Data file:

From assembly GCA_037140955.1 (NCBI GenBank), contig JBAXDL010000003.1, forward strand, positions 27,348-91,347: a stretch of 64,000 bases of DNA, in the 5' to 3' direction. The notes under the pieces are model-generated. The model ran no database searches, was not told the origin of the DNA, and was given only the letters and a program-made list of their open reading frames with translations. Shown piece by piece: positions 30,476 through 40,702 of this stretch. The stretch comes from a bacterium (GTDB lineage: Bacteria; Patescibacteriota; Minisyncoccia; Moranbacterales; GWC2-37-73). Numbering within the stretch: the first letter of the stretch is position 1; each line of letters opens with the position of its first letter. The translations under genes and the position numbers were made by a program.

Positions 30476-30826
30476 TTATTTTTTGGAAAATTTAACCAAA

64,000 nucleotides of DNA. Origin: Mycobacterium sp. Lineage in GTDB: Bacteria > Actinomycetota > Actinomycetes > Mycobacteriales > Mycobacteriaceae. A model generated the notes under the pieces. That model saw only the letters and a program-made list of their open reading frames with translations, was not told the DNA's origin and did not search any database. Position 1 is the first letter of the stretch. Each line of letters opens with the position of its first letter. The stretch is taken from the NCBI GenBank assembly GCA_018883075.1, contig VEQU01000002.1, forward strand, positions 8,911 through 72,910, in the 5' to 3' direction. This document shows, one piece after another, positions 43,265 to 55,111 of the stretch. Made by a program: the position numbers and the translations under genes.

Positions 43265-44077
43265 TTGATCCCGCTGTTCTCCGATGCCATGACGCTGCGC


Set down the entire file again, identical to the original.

From assembly GCA_037140955.1 (NCBI GenBank), contig JBAXDL010000003.1, forward strand, positions 27,348-91,347: a stretch of 64,000 bases of DNA, in the 5' to 3' direction. The notes under the pieces are model-generated. The model ran no database searches, was not told the origin of the DNA, and was given only the letters and a program-made list of their open reading frames with translations. Shown piece by piece: positions 30,476 through 40,702 of this stretch. The stretch comes from a bacterium (GTDB lineage: Bacteria; Patescibacteriota; Minisyncoccia; Moranbacterales; GWC2-37-73). Numbering within the stretch: the first letter of the stretch is position 1; each line of letters opens with the position of its first letter. The translations under genes and the position numbers were made by a program.

Positions 30476-30826
30476 TTATTTTTTGGAAAATTTAACCAAA

64,000 nucleotides of DNA. Origin: Mycobacterium sp. Lineage in GTDB: Bacteria > Actinomycetota > Actinomycetes > Mycobacteriales > Mycobacteriaceae. A model generated the notes under the pieces. That model saw only the letters and a program-made list of their open reading frames with translations, was not told the DNA's origin and did not search any database. Position 1 is the first letter of the stretch. Each line of letters opens with the position of its first letter. The stretch is taken from the NCBI GenBank assembly GCA_018883075.1, contig VEQU01000002.1, forward strand, positions 8,911 through 72,910, in the 5' to 3' direction. This document shows, one piece after another, positions 43,265 to 55,111 of the stretch. Made by a program: the position numbers and the translations under genes.

Positions 43265-44077
43265 TTGATCCCGCTGTTCTCCGATGCCATGACGCTGCGC